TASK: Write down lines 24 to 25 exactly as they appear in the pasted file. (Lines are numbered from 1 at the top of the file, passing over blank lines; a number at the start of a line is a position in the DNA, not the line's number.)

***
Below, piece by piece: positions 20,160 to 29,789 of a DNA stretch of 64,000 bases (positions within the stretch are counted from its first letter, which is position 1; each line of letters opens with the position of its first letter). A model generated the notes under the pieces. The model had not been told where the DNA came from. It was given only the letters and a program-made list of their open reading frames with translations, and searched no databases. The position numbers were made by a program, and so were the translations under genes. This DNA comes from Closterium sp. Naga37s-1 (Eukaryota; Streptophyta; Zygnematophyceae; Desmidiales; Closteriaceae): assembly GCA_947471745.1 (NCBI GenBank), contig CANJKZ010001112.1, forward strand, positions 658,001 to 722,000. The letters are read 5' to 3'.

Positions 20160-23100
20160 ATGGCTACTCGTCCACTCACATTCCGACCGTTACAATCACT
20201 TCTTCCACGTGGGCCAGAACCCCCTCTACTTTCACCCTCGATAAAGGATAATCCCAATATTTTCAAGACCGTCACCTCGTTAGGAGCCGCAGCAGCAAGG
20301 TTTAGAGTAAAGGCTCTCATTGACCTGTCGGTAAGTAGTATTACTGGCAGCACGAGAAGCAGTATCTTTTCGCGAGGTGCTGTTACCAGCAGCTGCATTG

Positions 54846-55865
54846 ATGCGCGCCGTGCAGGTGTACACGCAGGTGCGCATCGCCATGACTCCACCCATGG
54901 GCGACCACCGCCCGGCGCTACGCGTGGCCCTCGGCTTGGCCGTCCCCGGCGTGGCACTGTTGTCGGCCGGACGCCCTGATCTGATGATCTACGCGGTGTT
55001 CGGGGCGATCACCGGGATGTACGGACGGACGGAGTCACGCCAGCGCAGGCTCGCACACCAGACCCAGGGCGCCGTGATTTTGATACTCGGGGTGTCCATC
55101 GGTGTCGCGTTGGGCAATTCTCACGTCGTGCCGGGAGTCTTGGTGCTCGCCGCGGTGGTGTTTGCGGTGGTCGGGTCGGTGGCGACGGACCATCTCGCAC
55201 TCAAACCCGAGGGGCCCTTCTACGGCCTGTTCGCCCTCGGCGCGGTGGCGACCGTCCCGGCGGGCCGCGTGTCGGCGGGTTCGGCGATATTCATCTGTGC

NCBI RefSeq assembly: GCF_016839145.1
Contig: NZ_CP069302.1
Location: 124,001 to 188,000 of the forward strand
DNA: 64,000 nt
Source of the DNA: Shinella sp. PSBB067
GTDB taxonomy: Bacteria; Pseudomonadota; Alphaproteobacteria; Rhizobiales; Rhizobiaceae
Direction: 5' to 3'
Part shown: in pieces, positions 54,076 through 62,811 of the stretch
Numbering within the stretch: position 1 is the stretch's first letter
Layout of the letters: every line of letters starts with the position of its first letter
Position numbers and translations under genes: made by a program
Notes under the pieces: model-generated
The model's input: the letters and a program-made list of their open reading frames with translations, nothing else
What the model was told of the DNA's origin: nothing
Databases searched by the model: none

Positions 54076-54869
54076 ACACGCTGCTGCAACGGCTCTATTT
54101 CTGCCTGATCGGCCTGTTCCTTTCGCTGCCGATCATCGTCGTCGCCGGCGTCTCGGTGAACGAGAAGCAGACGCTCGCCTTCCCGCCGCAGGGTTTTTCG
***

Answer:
The model's input: the letters and a program-made list of their open reading frames with translations, nothing else
What the model was told of the DNA's origin: nothing